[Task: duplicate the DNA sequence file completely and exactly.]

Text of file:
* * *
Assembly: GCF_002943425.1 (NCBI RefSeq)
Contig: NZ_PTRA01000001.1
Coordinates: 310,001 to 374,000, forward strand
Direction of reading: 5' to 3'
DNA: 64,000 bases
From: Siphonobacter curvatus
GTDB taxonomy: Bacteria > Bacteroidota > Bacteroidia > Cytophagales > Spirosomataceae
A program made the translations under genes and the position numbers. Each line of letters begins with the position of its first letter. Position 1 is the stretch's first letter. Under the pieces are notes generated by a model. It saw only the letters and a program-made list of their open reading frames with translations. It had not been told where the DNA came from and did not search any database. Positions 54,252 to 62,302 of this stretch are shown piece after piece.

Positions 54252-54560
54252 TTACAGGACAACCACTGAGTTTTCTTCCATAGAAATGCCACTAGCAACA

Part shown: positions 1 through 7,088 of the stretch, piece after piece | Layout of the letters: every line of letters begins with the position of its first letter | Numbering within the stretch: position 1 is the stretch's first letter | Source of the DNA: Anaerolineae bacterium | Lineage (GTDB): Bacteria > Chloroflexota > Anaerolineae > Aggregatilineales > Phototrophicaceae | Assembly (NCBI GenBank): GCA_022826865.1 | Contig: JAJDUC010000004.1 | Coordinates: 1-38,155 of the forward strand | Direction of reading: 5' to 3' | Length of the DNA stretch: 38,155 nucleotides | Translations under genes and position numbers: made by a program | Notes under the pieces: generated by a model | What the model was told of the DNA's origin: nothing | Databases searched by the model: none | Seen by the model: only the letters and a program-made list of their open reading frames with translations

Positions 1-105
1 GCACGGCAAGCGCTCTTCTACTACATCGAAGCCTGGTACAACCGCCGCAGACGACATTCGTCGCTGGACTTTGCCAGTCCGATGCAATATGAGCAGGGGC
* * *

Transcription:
Assembly: GCF_002943425.1 (NCBI RefSeq)
Contig: NZ_PTRA01000001.1
Coordinates: 310,001 to 374,000, forward strand
Direction of reading: 5' to 3'
DNA: 64,000 bases
From: Siphonobacter curvatus
GTDB taxonomy: Bacteria > Bacteroidota > Bacteroidia > Cytophagales > Spirosomataceae
A program made the translations under genes and the position numbers. Each line of letters begins with the position of its first letter. Position 1 is the stretch's first letter. Under the pieces are notes generated by a model. It saw only the letters and a program-made list of their open reading frames with translations. It had not been told where the DNA came from and did not search any database. Positions 54,252 to 62,302 of this stretch are shown piece after piece.

Positions 54252-54560
54252 TTACAGGACAACCACTGAGTTTTCTTCCATAGAAATGCCACTAGCAACA

Part shown: positions 1 through 7,088 of the stretch, piece after piece | Layout of the letters: every line of letters begins with the position of its first letter | Numbering within the stretch: position 1 is the stretch's first letter | Source of the DNA: Anaerolineae bacterium | Lineage (GTDB): Bacteria > Chloroflexota > Anaerolineae > Aggregatilineales > Phototrophicaceae | Assembly (NCBI GenBank): GCA_022826865.1 | Contig: JAJDUC010000004.1 | Coordinates: 1-38,155 of the forward strand | Direction of reading: 5' to 3' | Length of the DNA stretch: 38,155 nucleotides | Translations under genes and position numbers: made by a program | Notes under the pieces: generated by a model | What the model was told of the DNA's origin: nothing | Databases searched by the model: none | Seen by the model: only the letters and a program-made list of their open reading frames with translations

Positions 1-105
1 GCACGGCAAGCGCTCTTCTACTACATCGAAGCCTGGTACAACCGCCGCAGACGACATTCGTCGCTGGACTTTGCCAGTCCGATGCAATATGAGCAGGGGC